In the case of proxying, the thread can now send the proxied packet, and yield on the current REQUEST. When the reply comes in, the reply is associated with the REQUEST, and the REQUEST is resumed.

A side effect is that the "originate CoA" functionality now becomes trivial. The worker thread runs a module which originates a CoA packet, instead of proxying the current packet. Or, if the administrator desires to proxy the packet to two destinations, he just lists the "proxy" module twice in series.

This design also means that all of the special-purpose logic around proxying goes away, and just becomes normal module fail-over, load-balancing, etc. As those code paths are well tested, we know that they work. Also, removing duplicate / special-purpose code is a Good Thing.

Some Caveats

The only caveat with the above is that the outgoing sockets (proxy, SQL, LDAP, etc.) are now thread-specific. This limitation is fine for systems such as RADIUS proxying and LDAP, in which a connection can have multiple "in progress" requests and responses. It is less fine for some SQL (e.g. Postgresql), where each connection can only handle sequential requests / responses.

This limitation can also be a problem for RADIUS proxying, where the server is now using many outgoing TCP / TLS connections, instead of one. That problem can be mitigated by having a local proxy thread for the outgoing packets. The local proxy thread can accept packets from the worker threads, send them to the home server, and push the replies from the home server to the appropriate worker thread.

Another caveat is that the proxy.conf file goes away. The configuration for each home server is now in a separate module (I think, so far...), and the home server pool fail-over, load-balance, etc. becomes normal module fail-over and load-balance.

As with the changes from version 1 to version 2, this change means that simple proxy configurations become more complex. This is the price to pay for complex proxy configurations becoming simple, where they were previously impossible.

Network Threads vs Worker Threads

In the current model, we have a distinction between network threads; which read/write packets to the network, and worker threads; which run a REQUEST through a virtual server. The distinction is likely necessary for a few reasons.

When we have UDP sockets, worker threads can write their replies to the UDP socket without any inter-thread communication. When we have TCP sockets, this is not possible. Each worker thread has to enqueue its packets into the TCP stream, to be sure that the data is not sent inter-leaved.

In fact, similar restrictions apply to UDP. UDP send buffers can get full, and the OS can return EAGAIN on non-blocking sockets, or EWOULDBLOCK on blocking sockets. Until now, we have ignored these issues, and gotten away with it, largely because the server cannot fill a 1G pipe with RADIUS traffic. The hope is that version 4 can achieve this higher performance, in which case it would run into these issues with UDP sockets.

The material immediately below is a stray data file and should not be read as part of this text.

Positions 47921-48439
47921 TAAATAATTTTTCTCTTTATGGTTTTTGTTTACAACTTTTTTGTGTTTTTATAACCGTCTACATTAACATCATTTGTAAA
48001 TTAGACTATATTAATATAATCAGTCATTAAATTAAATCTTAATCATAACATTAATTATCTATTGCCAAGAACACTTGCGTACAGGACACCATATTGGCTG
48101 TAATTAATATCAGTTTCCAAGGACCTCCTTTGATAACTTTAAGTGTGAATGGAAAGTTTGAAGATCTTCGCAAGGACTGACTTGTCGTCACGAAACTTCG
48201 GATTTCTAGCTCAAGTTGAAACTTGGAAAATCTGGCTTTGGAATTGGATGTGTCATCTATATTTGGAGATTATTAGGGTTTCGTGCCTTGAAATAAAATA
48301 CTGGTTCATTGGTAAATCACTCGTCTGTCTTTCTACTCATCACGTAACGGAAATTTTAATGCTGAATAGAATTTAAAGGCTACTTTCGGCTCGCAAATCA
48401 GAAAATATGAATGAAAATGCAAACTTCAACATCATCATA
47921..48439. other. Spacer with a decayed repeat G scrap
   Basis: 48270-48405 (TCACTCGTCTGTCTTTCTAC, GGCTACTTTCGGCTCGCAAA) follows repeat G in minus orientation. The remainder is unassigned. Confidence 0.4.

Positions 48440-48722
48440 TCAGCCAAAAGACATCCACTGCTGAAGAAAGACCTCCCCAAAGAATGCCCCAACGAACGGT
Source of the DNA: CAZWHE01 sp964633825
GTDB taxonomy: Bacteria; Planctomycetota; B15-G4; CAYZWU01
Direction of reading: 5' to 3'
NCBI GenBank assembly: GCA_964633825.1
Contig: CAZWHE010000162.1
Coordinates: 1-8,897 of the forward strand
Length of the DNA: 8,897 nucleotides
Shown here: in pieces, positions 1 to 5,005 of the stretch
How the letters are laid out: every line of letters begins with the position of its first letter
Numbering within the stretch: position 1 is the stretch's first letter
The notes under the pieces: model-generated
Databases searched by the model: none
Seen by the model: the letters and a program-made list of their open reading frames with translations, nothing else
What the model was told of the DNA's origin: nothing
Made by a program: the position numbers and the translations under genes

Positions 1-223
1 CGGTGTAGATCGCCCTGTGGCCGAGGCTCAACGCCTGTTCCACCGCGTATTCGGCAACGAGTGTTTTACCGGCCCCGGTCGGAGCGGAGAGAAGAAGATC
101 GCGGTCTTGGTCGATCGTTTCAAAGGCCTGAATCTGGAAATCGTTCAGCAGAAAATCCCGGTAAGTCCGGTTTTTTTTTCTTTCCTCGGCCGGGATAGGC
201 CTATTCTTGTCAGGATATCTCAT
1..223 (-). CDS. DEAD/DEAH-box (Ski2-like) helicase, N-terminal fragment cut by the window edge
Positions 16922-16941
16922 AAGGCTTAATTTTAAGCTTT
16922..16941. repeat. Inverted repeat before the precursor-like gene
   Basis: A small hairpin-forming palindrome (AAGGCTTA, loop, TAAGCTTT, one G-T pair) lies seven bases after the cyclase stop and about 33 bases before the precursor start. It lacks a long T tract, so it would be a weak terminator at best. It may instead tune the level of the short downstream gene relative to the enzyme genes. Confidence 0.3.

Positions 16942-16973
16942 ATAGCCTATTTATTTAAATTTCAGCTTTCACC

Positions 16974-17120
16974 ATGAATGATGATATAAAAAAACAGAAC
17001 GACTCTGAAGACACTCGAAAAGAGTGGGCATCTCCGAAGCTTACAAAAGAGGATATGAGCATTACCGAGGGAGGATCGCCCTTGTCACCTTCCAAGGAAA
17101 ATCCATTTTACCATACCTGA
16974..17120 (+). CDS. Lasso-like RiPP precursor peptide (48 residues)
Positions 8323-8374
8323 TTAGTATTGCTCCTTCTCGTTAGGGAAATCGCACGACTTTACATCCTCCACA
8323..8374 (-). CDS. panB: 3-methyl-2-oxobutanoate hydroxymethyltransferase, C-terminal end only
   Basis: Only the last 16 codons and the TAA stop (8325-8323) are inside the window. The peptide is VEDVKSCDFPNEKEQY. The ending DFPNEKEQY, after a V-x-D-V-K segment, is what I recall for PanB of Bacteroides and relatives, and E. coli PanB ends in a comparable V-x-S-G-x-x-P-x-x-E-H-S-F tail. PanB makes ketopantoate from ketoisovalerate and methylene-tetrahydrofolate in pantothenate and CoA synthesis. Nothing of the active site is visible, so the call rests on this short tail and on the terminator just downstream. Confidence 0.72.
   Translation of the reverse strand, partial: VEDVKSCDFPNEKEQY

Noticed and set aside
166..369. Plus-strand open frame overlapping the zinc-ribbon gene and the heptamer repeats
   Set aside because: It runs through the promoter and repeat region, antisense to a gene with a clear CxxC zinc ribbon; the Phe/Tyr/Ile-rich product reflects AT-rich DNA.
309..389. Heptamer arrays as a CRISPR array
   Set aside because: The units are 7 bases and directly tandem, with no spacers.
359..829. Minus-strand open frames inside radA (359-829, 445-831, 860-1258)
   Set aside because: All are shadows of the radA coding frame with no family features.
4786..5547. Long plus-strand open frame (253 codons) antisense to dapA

Frontend/Backend Process Cleavage

The current system of HUPing the server does not work well. In some cases it can cause the server to crash, and in others leak memory.

With a distinction between I/O threads and worker threads, there's is a natural cleavage in process space. I/O threads would exist only in the frontend process, worker threads in the backend. This would allow the backend process to be restarted whilst maintaining connection state.

OpenSSL and mutex contention

Experience with OpenSSL has also shown that there's a significant performance bottleneck imposed by internal mutexes. These mutexes are used to protect reference counters for various OpenSSL structures. In order to solve the problem of mutex contention, we need to ensure each SSL * and SSL_CTX * is only used by a single thread. This would allow us to disable all OpenSSL mutexes, removing the bottleneck.

Pinning multiple related requests in the frontend, to a single worker in the backend would allow us to achieve the above.

Network Protocols and Application State Machines

We would also like to be able to separate the network protocols (UDP, TCP, TLS, "detail" files) from the application state machines (Access-Request, Accounting-Request, etc.). The current design has the state machines all in process.c, and the network protocols in listen.c. This design worked to hack things together, but it has become unsustainable and unmaintainable moving forward.

After a few abortive approaches, the decision was to just start writing a new Access-Request state machine that used the yield / resume functionality of the new interpretor, while still using the old UDP listeners. The goal of this approach was to see what was possible by hacking something together, without breaking any existing functionality.

The outcome was (as of September 2016) src/modules/proto_radius/, with sub-files proto_radius_auth.c, proto_radius_acct.c, proto_radius_coa.c, and proto_radius_status.c. A cursory examination of those files shows that they are extremely short, and the main flow is "top to bottom", with a few caveats for yield / resume. These files are significantly simpler than their equivalents in process.c and auth.c, while having the same functionality.

At the time of writing those modules, the design of the IO layer was still undetermined. Once the modules were written and integrated into the existing code, the next step became simpler. We would divide the code into three logical pieces:

  • io - abstracts the network protocol (TCP, UDP, etc), by exposing an API to connect / accept / read / write / close different protocols.

  • application - abstracts the application layer (Access-Request processing, etc.). The API here is largely parse / process.

  • transport - glues the previous layers together. This layer is responsible for IO related issues which are application-specific. e.g. de-dup of RADIUS requests for UDP, but not TCP.


The IO layer is responsible for abstracting the network protocols. It exposes an API which has connect / accept / read / write / open / close / print / parse / debug , etc. for different protocols. Examples are TCP, UDP, TLS, files, unix sockets, etc.